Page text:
11. ^ Lowery, Ilana (February 20, 2014). "LifeLock CEO shares more than SSN in first 'Reporter's Notebook' event". Phoenix Business Journal. Retrieved May 30, 2014.
  12. ^ O'Grady, Patrick (2008-12-17). "LifeLock, TransUnion team to fight identity theft". Retrieved 2008-12-18.
  13. ^ "Fraud-prevention pitchman becomes ID theft victim". Archived from the original on 2008-05-26. Retrieved 2008-05-22.
  14. ^ Desmond, Maurna (2008-02-21). "Experian Sues LifeLock For 'Abusing' Fraud Alert System". Forbes. Archived from the original on 2008-05-28. Retrieved 2012-09-11.
  15. ^ Johnson, Andrew (2009-10-23). "LifeLock, Experian settle case over alerts". The Arizona Republic. Gannett Company. Retrieved 2019-04-19.
  16. ^ a b Rao, Leena (March 15, 2012). "Identity Theft Protection Company LifeLock Raises $100M From Kleiner, Symantec; Acquires ID Analytics". TechCrunch. Retrieved May 30, 2014.
  17. ^ a b "Security company LifeLock files for IPO of up to $175 million". Reuters. 2012-08-28. Retrieved 2020-02-13.
  18. ^ a b "Former Top Yahoo Exec Hilary Schneider Promoted to CEO of LifeLock". Fortune. Retrieved 2020-02-13.
  19. ^ Fitchard, Kevin (December 12, 2013). "LifeLock buys mobile wallet Lemon for $42.6M". Gigaom. Retrieved May 30, 2014.
  20. ^ Fiegerman, Seth (December 12, 2013). "LifeLock Acquires Lemon App For $42 Million to Develop Digital Wallet". Mashable. Retrieved May 30, 2014.
  21. ^ Perez, Sarah (December 12, 2013). "LifeLock Acquires Mobile Wallet Platform Lemon For $42.6 Million, Launches LifeLock Wallet". TechCrunch. Retrieved May 30, 2014.
  22. ^ "LifeLock to Pay $100 Million to Consumers to Settle FTC Charges it Violated 2010 Order". December 17, 2015.
  23. ^ Molina, Brett. "Symantec to acquire LifeLock for $2.3B". USA Today (2016-11-21). Retrieved 2016-11-21.
  24. ^ "Symantec completes acquisition of Tempe's LifeLock for $2.3B". Retrieved 2019-11-14.
  25. ^ Athow, Desire. "Norton adds a VPN and more to its refreshed 360 products". TechRadar. Retrieved 2020-03-04.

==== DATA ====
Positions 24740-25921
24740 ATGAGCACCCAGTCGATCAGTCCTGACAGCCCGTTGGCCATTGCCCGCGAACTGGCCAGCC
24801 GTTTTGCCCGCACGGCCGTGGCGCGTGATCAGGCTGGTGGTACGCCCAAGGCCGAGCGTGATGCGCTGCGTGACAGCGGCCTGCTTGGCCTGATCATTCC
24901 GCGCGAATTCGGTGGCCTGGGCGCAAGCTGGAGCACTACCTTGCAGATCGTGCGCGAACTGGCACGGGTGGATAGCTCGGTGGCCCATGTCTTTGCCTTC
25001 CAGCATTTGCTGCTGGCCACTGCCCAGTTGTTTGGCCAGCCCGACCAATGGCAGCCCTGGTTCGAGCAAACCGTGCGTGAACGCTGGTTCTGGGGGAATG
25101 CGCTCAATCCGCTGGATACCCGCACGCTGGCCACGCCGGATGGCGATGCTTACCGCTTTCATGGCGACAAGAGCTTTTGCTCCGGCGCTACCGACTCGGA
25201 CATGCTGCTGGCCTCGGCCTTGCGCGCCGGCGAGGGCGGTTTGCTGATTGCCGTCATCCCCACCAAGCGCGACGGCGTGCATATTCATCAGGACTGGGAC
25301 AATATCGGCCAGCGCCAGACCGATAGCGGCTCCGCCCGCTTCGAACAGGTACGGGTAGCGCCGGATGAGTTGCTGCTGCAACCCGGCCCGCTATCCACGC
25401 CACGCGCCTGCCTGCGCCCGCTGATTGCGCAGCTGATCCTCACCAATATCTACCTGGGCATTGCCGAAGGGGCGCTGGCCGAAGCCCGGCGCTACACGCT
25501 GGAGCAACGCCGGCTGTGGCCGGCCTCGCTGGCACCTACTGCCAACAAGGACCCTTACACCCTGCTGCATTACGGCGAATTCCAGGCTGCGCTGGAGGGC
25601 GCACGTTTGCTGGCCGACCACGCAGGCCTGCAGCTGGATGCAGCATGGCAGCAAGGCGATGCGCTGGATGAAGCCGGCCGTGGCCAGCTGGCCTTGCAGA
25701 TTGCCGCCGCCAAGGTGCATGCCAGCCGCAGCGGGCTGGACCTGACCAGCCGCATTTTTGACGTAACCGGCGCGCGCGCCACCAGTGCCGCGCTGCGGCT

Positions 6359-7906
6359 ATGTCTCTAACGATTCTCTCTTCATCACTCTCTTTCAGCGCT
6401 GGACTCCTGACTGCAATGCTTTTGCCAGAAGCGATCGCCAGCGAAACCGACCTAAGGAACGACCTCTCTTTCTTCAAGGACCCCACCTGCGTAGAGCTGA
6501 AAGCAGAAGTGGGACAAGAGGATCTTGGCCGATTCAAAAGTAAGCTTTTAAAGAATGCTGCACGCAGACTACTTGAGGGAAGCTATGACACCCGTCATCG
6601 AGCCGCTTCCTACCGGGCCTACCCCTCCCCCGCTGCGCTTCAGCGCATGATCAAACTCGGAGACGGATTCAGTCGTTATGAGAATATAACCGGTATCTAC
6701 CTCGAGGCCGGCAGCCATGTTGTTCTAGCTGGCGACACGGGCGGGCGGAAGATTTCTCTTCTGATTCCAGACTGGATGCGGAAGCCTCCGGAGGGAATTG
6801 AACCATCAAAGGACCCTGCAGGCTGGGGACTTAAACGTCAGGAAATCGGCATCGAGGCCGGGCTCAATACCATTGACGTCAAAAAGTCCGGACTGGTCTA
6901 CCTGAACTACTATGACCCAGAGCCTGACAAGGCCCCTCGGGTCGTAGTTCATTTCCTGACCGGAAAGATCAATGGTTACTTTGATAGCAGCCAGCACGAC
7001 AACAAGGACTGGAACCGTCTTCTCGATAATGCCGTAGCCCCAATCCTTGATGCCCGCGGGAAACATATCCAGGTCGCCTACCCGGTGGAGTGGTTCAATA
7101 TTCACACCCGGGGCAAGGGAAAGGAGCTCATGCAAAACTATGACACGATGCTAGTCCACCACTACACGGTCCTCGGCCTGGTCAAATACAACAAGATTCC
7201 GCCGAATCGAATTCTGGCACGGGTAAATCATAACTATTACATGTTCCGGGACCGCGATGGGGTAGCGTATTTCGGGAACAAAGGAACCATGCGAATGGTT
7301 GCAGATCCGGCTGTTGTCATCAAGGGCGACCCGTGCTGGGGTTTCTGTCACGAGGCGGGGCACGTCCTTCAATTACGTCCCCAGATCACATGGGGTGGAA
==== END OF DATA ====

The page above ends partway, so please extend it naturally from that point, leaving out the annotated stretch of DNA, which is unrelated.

26. ^ a b Malik, Om (April 23, 2007). "Lifelock gets $6 million from Kleiner Perkins". Gigaom. Retrieved May 30, 2014.
  27. ^ Kress, Adam (January 23, 2008). "LifeLock gains $25 million in third-round funding to support growth". Phoenix Business Journal. Retrieved May 30, 2014.
  28. ^ Marshall, Matt (August 5, 2009). "Symantec helps pump $40M into identity theft protection company Lifelock". VentureBeat. Retrieved May 30, 2014.
  29. ^ O'Grady, Patrick (March 14, 2012). "LifeLock gets $100 million investment, purchases ID Analytics".
  30. ^ "Lifelock expects to price IPO at $9.50-$11.50". MarketWatch. Retrieved September 25, 2012.
  31. ^ "LifeLock IPO brings in about $141 million". Retrieved 2020-02-13.
  32. ^ Staff 8-k, M. E. "LifeLock, Inc. (NYSE:LOCK) Files An 8-K Termination of a Material Definitive Agreement - Market Exclusive". Retrieved 2020-02-13.
  33. ^ "Goodbye, Symantec: Consumer business gets rebrand". Retrieved 2020-02-13.
  34. ^ "Rush Limbaugh Sponsor LifeLock: Why We're Sticking With Rush". March 5, 2012. Retrieved 2012-03-23.
  35. ^ AM, Posted by Sarah Talalay on June 1, 2009 10:48. "WNBA?S PHOENIX MERCURY TO WEAR LIFELOCK LOGOS ON UNIFORMS; AND TWITTER AND ME". Retrieved 2020-02-13.
  36. ^ Singel, Ryan (2012-10-03). "LifeLock's IPO Is Unimpressive, But Not as Bad as Its Checkered Past". Wired. ISSN 1059-1028. Retrieved 2019-04-19.
  37. ^ "LifeLock, Inc., a corporation". Federal Trade Commission. 9 March 2010. Retrieved 14 March 2019.

External linksEdit